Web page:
• Flat Taxation:

    Every person (who wins any prize), irrespective of their age, income and gender, is taxed at 30%. There are no special exemptions.

  • Prize Money is Separate:

    Other regular income of the winner is taxed as per his tax slab. Winnings are treated separately.

  • No Refunds Given:

    The amount deducted under 194B is a charge that does not depend on the winner’s salary or business income. Hence, he is not eligible to claim any amount as a refund from the government.

  • Entire Winnings is Taxed:

    Any expenditure incurred in relation to earnings under this section (E.g. cost of lottery tickets, travel, stay etc.) is not allowed to be deducted from the prize amount and the entire amount is taxable. Further, no deduction or allowance can be claimed even if you invest the said amount in specified instruments under Chapter VI-A.

  • Filing of Returns:

    The winner has to include the prize amount in his tax returns under the head – Income from Other Sources. A TDS certificate has to be submitted as proof of payment of tax.

  • Prize in Installments:

    If the prize money is paid in installments, tax should be deducted every time before such an installment is paid.

  • Residential Status of Winner is Irrelevant:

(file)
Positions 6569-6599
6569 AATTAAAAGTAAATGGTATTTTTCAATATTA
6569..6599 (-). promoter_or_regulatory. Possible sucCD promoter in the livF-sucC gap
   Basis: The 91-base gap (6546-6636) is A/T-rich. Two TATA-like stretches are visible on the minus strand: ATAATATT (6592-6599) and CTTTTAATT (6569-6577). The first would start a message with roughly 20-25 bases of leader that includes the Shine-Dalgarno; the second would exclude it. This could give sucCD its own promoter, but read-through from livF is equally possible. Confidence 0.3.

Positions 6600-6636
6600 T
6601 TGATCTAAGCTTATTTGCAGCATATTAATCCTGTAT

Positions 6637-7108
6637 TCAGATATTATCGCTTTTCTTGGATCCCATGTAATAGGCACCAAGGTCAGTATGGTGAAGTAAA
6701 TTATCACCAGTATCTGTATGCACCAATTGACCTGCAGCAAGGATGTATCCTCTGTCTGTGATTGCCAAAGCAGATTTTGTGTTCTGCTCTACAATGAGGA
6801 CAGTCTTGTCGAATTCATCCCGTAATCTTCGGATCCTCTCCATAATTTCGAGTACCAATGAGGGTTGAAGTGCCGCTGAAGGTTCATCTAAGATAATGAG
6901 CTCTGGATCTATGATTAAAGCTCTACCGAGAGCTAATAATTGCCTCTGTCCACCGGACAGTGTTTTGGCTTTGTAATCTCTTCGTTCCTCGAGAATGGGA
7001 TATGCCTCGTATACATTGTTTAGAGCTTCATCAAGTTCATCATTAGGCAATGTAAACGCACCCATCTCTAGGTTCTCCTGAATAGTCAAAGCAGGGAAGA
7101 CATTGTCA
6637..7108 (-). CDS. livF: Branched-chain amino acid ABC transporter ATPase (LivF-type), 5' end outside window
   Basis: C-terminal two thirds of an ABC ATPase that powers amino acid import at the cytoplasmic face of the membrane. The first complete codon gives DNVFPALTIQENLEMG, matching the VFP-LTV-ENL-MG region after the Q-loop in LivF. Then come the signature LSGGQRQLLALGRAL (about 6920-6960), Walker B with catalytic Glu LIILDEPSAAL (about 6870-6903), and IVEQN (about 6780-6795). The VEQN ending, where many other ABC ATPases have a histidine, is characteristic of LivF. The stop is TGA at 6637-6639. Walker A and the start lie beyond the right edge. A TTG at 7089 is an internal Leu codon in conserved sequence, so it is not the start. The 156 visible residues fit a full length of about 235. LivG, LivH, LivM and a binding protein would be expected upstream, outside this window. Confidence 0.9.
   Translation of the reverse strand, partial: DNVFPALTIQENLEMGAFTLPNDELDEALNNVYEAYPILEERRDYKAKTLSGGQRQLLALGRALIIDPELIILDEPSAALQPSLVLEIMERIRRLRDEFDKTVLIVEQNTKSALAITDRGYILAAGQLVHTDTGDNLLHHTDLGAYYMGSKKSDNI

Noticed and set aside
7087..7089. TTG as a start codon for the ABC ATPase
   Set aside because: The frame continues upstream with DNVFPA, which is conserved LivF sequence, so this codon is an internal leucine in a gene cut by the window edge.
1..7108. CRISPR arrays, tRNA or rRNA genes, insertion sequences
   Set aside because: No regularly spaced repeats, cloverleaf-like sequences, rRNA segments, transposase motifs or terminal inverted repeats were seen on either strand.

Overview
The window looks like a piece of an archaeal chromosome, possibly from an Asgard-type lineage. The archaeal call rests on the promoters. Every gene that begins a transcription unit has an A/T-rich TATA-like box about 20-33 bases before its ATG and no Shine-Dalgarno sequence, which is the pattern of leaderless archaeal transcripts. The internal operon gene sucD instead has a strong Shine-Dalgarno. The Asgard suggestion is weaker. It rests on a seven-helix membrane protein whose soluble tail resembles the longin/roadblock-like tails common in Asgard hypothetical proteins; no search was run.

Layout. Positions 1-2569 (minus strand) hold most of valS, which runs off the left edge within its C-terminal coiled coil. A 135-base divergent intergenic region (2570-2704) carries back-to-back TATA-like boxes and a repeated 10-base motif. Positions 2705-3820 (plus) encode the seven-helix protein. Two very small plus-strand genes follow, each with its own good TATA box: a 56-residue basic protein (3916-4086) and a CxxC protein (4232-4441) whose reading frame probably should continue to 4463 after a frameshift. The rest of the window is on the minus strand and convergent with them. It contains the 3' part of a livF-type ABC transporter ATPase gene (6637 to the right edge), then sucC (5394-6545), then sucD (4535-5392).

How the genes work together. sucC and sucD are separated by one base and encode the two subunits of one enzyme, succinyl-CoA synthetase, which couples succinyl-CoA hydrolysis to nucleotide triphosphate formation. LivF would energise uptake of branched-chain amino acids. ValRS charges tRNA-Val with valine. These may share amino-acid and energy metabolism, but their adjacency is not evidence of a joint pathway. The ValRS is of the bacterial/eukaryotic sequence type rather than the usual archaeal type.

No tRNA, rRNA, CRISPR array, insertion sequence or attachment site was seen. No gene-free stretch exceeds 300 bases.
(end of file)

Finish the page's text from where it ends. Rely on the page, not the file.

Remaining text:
Whether the winner is a resident Indian or an NRI, it’s the responsibility of the payer to deduct tax before paying the winning amount.

  • Agent in Receipt of Prize Money:

    If the lottery agent receives the money on tickets remaining unsold or he happens to receive any unclaimed amounts, the same shall be treated as his business income (hence not covered u/s 194B)

  • Horse Racing & Other Races:

    Winning from horse races (covered u/s 194BB) is taxed at a flat 30%. However, other races, such as camel, buffalo racin,g etc., are not covered by this section.

  • Penalty for Non-compliance:

    If the person responsible for deducting tax at the source fails to do so, he is charged a penalty that is equal to the amount of tax not deducted. If the tax deducted is not deposited with the government, it can lead to imprisonment ranging from a minimum of three months to 7 years.

Wrapping it Up!

Recently, the media was abuzz with how a lottery winner from Illinois, Chicago, would get to keep only $434 Million after winning a whopping $1.28 Billion lottery jackpot

That means he pays the government a shocking $846 Million in taxes! 

Suddenly you wonder who has actually won the jackpot?! But then you realize this is indeed a good problem you would love to have.

Anytime you get lucky and happen to win a prize, remember 194B. Do not forget to share your joy with the government by duly fulfilling your tax obligations. 

You do not want the Taxman behind your back, especially when you are out there enjoying the bonanza!

If paying tax pinches you, recall the quote in the beginning, and you shall definitely start to feel better!!

 

About Ambika Taylor

Myself Ambika Taylor. I am admin of https://hammburg.com/. For any business query, you can contact me at [email protected]